-- R.G. Menzies
LIBERTARIAN/CONSERVATIVE DIGEST AND COMMENTARY FROM AN ACADEMIC PSYCHOLOGIST in Brisbane, Australia. My academic publications are widely read
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Change in Australia's plankton population, as climate changes, threatens human food chain
Amusing that 30 years was chosen below as the start of the period under examination. Carefully choosing your starting and ending points for a sequence is one of the classic ways of lying with statistics. Had they chosen to study the last 18 years -- when there has been NO global warming, the results might have been very different. So it is entirely possible that the effects they have reported originated ENTIRELY in the late 20th century, when there was some slight warming. Is that the case? They do not say. If it is the case, the alarm they are trying to generate is a hoax
Just by the by, there is a bit of a puzzle in the report below. Plankton are much more plentiful in temperate seas than tropical ones so what is meant by saying that plankton have "moved" into cooler (more Southerly) seas? Weren't they there already? Are they saying that tropical plankton are dying out? That could conceivably be but if so, why not say so? The idea of plankton "moving" seems very odd
If we leave aside silly talk about "moving", is their basic finding that plankton are becoming more abundant in cooler seas? If so, that CONTRADICTS global warming -- as warmer seas should have LESS plankton. What a mess of a report!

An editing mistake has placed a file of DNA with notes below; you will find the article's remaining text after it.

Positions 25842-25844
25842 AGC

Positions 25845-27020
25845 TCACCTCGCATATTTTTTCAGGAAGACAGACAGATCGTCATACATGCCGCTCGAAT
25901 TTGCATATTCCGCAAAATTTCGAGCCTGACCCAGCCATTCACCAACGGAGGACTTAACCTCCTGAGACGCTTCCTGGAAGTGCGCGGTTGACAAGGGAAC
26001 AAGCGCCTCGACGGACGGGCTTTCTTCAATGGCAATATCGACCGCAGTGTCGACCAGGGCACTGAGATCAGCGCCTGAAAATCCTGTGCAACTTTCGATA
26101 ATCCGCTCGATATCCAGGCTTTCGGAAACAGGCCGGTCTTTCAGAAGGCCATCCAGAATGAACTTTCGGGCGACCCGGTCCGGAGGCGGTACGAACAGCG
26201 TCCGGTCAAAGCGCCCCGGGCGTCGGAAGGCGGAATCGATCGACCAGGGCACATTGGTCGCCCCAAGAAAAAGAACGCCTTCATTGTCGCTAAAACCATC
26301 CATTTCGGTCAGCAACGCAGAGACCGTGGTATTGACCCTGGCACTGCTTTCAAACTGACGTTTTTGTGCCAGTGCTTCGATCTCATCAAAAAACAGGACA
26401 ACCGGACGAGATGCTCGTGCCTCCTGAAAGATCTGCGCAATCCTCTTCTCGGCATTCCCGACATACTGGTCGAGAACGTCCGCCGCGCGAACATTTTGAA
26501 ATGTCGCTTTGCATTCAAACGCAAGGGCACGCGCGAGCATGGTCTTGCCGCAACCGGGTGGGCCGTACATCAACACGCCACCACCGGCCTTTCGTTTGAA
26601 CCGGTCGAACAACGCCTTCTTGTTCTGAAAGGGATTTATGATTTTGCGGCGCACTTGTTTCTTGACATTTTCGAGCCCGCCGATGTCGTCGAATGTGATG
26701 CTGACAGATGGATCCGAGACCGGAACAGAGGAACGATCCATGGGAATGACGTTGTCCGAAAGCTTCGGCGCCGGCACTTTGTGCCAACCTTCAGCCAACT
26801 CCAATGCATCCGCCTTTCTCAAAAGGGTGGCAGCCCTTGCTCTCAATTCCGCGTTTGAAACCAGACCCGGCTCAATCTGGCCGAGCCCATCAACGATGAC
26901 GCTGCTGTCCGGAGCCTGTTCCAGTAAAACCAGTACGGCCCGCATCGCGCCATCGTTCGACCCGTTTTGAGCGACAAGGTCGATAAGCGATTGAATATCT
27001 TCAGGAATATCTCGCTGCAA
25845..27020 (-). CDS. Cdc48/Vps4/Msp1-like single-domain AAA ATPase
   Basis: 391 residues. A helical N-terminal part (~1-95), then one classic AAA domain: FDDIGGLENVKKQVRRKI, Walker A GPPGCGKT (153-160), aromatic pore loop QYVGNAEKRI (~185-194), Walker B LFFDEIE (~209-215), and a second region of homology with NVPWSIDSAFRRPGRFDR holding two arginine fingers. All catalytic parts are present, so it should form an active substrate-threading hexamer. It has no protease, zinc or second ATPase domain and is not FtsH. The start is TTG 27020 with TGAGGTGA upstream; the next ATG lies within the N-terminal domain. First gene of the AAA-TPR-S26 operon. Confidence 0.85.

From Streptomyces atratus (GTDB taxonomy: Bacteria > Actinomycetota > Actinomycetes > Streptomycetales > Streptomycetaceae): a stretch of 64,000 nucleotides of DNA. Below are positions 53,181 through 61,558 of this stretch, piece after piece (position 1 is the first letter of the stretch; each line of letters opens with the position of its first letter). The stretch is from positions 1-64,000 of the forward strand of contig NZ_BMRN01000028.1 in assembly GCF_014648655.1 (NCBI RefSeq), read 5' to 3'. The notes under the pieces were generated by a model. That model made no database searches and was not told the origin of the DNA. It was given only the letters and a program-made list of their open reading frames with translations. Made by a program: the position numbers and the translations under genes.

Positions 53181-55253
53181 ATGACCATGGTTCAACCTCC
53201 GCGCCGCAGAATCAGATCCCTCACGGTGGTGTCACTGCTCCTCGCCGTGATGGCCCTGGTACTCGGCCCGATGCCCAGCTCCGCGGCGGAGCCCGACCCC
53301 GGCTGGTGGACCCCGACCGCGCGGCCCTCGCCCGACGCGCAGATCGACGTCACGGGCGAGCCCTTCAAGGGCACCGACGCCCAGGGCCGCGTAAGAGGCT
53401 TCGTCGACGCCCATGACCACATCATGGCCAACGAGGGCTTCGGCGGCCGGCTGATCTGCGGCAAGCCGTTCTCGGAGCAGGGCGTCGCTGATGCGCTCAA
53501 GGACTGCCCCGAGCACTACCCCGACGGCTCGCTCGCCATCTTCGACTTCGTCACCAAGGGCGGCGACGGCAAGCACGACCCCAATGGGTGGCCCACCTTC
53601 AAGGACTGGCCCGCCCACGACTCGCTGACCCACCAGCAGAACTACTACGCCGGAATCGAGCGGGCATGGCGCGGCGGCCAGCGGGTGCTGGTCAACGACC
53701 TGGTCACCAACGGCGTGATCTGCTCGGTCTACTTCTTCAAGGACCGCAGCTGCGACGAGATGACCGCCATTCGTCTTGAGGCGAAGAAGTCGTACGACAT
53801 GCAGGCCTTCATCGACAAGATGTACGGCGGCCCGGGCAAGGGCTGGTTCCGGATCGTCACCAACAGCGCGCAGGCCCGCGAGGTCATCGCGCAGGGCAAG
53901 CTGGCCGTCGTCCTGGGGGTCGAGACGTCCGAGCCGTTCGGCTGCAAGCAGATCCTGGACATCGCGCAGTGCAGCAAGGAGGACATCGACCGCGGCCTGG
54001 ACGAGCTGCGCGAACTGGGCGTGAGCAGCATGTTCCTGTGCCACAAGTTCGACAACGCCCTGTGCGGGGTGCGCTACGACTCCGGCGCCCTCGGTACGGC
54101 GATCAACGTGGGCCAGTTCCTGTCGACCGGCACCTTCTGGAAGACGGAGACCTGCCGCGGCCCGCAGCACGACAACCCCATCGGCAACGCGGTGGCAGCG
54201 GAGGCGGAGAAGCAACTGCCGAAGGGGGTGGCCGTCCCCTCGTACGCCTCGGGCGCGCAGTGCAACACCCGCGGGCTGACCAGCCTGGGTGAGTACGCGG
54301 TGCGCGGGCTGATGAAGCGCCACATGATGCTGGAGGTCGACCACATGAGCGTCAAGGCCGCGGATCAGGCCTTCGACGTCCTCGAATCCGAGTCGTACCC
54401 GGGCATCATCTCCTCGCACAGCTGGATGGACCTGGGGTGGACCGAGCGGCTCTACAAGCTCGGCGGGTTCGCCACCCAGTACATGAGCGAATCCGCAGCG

Australia's plankton population, a vital key in the human food chain, has moved 300 kilometres south in 30 years, new research has found.
Scientists attributed the shift to the warming oceans caused by climate change.
In some regions there was also a shift from cold-water to warm-water plankton species.
The Plankton 2015 report from the CSIRO is based on data from the Integrated Marine Observing System (IMOS), which looks at why plankton is important to ocean health.
The report's lead author, Dr Anthony Richardson, said how much plankton there is, and where it is, determines how many fish, marine mammals and turtles are in the sea.
"The key findings are that plankton, which are really important to people, are changing and changing really in response to climate change," he said.
"Plankton are responsible for about half the oxygen we breathe, and are critical to the marine food web. "They can impact human life."
The report compiles information from plankton studies and data sets from across Australia giving a snapshot of the climate, the state of global fisheries and marine ecosystem health and biodiversity.
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